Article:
Tools of the 21st Century Data Centers

What helps make up 21st century data centers? In my last article, I focused on the automation aspect of the modern-day data center. My main point was that there is no right or wrong answer when it comes to choosing which automation engine to use in your environment. There are plenty of options available, and you should make your decision based on which solution makes the most sense for your environment and the systems that are running on it. You should also take advantage of other automation tools or engines that may be provided as part of another solution. Native functionality that is vendor-provided is a gift that should be opened and taken advantage of.

That said, for the rest of this article, when I mention automation in general, you should just consider that to be the automation of your choice. You fill in the blank. Having taken care of the automation aspect of the data center, we can now move on to the focus of this article: the tools that are needed or used in today’s 21st century data centers.

One of the most commonly used tools, especially in Microsoft shops, is Microsoft SharePoint. Microsoft SharePoint is a document repository and web content management system. SharePoint is used to store, track, and manage electronic documents and assets, integrating with the Microsoft Office suite of products. SharePoint not only manages most kinds of digital documents, but it also provides version control and management for the scripts and automation used in the environment.

Switching over to the open-source side of the world, one of the first tools of the trade that is worth taking a look at is Jenkins. Jenkins provides continuous integration services for software development. It is a server-based system running in a servlet container such as Apache Tomcat. It supports SCM tools including AccuRev, CVS, Subversion, Git, Mercurial, Perforce, ClearCase, and RTC, and it can execute Apache Ant and Apache Maven–based projects as well as arbitrary shell scripts and Windows batch commands. To fully understand what Jenkins brings to the table, you have to have an understanding of what integration services are all about, or more specifically, continuous integration (CI). CI is the practice, in software engineering, of merging all developer working copies to a shared mainline several times a day. Different people can be working on different parts of the same script or workflow, and Jenkins will merge the different updates together on a set schedule.

One area that Jenkins is missing is the version control aspect of automation development, and that is where Git fits into the picture. Git is a free and open-source distributed version control system designed to handle everything from small to very large projects with speed and efficiency. Following along the same lines as Jenkins, Git allows and encourages you to have multiple local branches that can be entirely independent of each other. Think of it like this: the different silos that are developing different parts of the automation can contribute to the overall project while the creation, merging, and deletion of those lines of development can literally just take seconds.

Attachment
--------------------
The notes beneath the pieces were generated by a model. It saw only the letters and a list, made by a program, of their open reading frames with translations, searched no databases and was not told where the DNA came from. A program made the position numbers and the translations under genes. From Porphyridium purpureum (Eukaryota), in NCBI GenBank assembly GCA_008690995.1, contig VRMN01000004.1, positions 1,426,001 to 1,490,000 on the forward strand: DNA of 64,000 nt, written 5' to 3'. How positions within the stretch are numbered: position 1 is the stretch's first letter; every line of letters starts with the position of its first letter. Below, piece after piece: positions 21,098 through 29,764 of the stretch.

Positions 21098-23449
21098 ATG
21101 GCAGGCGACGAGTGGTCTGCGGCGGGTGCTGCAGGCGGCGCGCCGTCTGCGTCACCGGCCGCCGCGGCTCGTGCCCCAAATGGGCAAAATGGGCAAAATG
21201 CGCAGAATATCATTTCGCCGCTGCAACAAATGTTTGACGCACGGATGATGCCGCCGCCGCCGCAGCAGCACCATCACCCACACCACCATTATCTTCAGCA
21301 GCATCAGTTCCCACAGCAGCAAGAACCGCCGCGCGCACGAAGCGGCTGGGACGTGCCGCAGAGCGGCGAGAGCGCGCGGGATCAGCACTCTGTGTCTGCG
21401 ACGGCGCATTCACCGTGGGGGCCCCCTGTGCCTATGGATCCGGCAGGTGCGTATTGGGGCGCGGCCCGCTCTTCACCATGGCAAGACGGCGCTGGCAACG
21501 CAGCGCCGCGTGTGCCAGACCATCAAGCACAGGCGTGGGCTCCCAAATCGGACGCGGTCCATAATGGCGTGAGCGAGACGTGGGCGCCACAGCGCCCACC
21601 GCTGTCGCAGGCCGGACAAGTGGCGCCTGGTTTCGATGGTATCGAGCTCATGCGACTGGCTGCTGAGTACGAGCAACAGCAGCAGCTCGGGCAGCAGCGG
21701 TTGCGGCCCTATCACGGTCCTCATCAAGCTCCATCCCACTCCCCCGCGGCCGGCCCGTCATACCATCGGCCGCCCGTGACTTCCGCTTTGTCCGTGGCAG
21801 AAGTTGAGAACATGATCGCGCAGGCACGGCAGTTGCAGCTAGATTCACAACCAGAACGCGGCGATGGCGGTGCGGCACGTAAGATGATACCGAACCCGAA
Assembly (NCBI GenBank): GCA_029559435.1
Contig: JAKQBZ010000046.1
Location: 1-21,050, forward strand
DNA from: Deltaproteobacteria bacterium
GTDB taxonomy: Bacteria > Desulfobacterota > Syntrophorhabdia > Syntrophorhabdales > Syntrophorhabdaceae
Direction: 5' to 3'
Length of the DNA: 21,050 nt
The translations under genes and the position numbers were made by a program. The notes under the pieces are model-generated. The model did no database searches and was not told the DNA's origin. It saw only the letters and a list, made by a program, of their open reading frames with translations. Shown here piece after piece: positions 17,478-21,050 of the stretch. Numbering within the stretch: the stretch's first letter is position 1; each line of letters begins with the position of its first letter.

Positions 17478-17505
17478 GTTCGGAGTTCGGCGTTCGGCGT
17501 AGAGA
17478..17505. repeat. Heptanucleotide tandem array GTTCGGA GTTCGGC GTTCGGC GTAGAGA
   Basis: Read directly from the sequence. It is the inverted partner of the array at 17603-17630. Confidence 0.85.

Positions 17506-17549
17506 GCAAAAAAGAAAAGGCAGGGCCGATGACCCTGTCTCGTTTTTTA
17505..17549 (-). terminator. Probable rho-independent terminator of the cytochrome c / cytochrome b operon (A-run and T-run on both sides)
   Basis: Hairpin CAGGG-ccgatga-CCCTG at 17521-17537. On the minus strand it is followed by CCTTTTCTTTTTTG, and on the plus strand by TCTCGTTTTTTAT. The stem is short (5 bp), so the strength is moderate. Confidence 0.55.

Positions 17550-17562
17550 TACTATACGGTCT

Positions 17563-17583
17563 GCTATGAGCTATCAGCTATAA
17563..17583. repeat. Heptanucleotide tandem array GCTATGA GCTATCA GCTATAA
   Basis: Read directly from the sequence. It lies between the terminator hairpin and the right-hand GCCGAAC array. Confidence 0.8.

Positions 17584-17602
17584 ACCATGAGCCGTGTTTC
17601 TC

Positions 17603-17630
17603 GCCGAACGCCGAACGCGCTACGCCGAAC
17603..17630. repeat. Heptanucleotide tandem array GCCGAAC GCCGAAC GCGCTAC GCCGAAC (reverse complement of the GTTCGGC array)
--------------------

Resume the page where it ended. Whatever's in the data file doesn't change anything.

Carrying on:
The last tool I’d like to mention is SCM-Manager. SCM-Manager is a virtual machine for software development that provides a ready-to-use infrastructure and automated workflows with several features that speed up the development of software and reduce administrative duties. Automated builds and code inspection, bug documentation out of the IDE, enhanced navigation, and easy use and permission management are just a few advantages of this appliance.

If you have gotten to the point at which you need some additional tools for automation in your environment, take a look at some of the open-source options that are available. A pretty solid community base helps support open-source projects. There are several options available, and what makes these tools something to consider is that they are designed to work with each other to help create an overall solution. They have the potential to add a lot of value to your environment and to help bring the tools of the 21st century data centers into it.

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Steve Beaver
Stephen Beaver is the co-author of VMware ESX Essentials in the Virtual Data Center and Scripting VMware Power Tools: Automating Virtual Infrastructure Administration as well as being contributing author of Mastering VMware vSphere 4 and How to Cheat at Configuring VMware ESX Server. Stephen is an IT Veteran with over 15 years experience in the industry. Stephen is a moderator on the VMware Communities Forum and was elected vExpert for 2009 and 2010. Stephen can also be seen regularly presenting on different topics at national and international virtualization conferences.
Steve Beaver

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